Creation of a six-county state a textbook example of gerrymander

The Government of Ireland Act (GOIA) was enacted 100 years ago this month. The enactment followed the sweeping democratic victory for republican separatists in the general election of  December 1918.

The more immediate context,  however, which prompted the unionists and their British backers to act decisively, was that of the two local election results of 1920. In an effort to prevent another runaway victory for the independence movement, the British government introduced  the proportional representation (PR) system into Ireland. However, the subsequent urban and rural elections resulted in even more emphatic wins for the alliance of republican, nationalist, and labour representatives – and further setbacks for the unionists.

In January 1920, the nationalist alliance gained control of 10 of the 12 boroughs in Ireland, including Derry for the first time ever. The Ulster Unionist party retained control of Belfast alone but lost 15 seats in the process. In the rural elections held in June, Sinn Féin swept the board taking control of 338 out of 393 local governments. Even in Ulster they took over 36 of the 55 rural councils. Democracy was clearly not working for the unionists, nor for the British government.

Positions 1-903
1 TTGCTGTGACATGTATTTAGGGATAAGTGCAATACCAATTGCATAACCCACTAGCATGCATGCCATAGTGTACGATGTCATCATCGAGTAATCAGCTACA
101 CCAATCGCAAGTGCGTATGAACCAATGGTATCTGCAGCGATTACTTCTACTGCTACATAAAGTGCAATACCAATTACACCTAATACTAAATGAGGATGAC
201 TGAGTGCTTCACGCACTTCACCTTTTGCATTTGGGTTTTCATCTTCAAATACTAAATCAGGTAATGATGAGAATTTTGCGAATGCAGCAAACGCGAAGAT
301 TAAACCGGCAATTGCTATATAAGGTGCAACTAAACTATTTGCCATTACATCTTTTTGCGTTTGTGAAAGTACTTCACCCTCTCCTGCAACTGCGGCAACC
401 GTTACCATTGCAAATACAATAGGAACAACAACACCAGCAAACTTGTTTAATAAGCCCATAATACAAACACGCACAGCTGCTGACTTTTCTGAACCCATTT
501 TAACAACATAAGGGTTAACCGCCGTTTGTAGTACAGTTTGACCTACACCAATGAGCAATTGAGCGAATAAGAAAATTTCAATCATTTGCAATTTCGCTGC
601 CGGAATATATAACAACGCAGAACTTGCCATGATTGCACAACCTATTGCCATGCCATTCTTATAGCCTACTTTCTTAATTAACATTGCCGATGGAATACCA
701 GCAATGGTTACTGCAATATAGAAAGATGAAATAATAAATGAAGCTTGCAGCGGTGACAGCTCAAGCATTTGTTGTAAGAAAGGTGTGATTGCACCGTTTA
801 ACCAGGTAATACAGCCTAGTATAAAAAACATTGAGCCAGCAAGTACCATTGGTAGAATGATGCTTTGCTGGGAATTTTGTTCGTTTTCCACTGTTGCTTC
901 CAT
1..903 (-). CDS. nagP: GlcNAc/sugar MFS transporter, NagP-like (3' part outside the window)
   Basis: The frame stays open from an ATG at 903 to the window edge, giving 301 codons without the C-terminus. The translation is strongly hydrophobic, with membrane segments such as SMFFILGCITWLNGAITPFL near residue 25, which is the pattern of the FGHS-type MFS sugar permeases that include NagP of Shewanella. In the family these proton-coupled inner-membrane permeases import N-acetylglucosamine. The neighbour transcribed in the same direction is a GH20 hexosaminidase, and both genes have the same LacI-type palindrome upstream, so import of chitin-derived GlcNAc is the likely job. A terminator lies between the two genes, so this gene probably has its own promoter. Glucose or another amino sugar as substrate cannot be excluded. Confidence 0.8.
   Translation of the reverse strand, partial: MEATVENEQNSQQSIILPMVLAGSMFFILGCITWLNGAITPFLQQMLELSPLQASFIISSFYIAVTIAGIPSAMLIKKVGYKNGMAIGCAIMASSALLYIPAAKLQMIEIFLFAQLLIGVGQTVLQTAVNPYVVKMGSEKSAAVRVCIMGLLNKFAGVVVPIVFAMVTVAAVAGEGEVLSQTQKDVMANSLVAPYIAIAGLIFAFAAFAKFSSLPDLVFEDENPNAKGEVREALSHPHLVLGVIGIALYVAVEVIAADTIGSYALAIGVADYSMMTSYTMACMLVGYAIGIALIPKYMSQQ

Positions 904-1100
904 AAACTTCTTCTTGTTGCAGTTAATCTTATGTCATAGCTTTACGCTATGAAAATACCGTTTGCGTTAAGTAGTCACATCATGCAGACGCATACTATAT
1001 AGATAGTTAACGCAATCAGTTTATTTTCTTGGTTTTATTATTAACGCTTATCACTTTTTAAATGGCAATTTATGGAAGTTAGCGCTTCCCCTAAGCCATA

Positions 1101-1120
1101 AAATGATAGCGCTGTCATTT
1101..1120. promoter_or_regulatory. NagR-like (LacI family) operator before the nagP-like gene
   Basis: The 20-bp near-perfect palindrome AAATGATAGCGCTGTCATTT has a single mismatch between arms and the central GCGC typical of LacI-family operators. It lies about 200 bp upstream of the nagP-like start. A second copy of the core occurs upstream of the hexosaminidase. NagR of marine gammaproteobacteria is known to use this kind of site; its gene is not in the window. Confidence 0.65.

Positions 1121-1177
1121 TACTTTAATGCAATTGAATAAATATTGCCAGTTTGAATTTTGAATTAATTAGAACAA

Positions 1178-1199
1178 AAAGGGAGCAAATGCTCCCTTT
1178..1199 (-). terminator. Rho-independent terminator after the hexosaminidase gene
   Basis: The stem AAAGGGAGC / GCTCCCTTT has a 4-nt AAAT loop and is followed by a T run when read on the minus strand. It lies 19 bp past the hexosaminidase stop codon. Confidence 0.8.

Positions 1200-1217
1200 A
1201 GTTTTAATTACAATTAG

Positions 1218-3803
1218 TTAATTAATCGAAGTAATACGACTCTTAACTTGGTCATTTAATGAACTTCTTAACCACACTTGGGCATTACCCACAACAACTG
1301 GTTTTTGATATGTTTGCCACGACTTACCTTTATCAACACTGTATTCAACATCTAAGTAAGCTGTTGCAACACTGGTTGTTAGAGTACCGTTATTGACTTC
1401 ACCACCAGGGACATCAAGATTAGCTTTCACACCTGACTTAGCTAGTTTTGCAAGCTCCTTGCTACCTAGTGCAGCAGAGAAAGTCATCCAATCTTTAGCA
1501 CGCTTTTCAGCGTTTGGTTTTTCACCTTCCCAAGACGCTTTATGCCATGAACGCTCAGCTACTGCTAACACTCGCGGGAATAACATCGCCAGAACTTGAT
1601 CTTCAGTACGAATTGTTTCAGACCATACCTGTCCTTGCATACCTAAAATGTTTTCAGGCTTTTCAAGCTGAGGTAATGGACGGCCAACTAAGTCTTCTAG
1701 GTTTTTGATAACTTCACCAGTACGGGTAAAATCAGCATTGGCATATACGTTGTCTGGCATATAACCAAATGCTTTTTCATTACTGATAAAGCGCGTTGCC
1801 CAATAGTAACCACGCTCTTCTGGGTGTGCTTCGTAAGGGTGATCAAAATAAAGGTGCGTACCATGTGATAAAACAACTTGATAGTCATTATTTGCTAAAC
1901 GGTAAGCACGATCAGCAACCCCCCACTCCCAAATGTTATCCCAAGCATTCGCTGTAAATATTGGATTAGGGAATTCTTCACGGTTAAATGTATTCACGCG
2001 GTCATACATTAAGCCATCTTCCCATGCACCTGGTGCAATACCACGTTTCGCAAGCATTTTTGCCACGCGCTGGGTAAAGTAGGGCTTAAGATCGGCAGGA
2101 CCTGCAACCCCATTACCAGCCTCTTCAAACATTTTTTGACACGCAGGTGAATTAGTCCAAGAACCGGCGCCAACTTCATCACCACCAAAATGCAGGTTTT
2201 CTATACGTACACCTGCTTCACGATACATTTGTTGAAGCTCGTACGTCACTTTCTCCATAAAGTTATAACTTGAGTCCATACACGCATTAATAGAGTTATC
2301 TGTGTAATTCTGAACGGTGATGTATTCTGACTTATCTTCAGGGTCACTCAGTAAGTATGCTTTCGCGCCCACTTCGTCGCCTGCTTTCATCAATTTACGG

A few months later, in December 1920, the partition of Ulster and Ireland was pushed through the Westminster parliament. This was a careful carve-up of existing electoral areas designed to provide for a unionist state – with an inbuilt unionist majority in perpetuum. If gerrymandering is defined as ‘manipulating the boundaries of an electoral constituency so as to favour one party or group’, then the creation of the six-county state (as opposed to the historic nine of Ulster) is a textbook example of gerrymander. The renowned English journalist and historian, Max Hastings, recently described the partitioning of Ireland as ‘an historic injustice’.

Not content with its artificially established majority, the Unionist Party went ever further and set about gerrymandering the newly created ‘minority’ population even more.

(To expedite this, they abolished the PR system and reinstated the

‘first-past-the-post’ rule in all elections). Nationalist majority Derry was the most blatant of the gerrymandered constituencies but it was ruthlessly practised in

Belfast and through much of the countryside.

The system prevailed until the nationalist areas finally erupted in protest almost half a century later.

In retrospect, therefore, the Government of Ireland Act, enacted in May 1921, can fairly be described as the mother of all gerrymanders.


Terenure, Dublin 6

Legitimate aspiration

Leona O’Neill’s article ‘Still too soon for a ‘united’ Ireland’ (April 4) would have been better titled ‘Don’t upset the unionists’.

Her “I would love to see Ireland united, but not at the cost of my unionist friends’ piece of mind” has neither sense nor logic. Nothing in this world would ever change on the basis that there will be some people who are going to be upset by that change.

Maybe we should consult unionists on who we should vote for just in case it upsets them; or not bother promoting Gaelic games and the Irish language as to not to upset their mental equilibrium.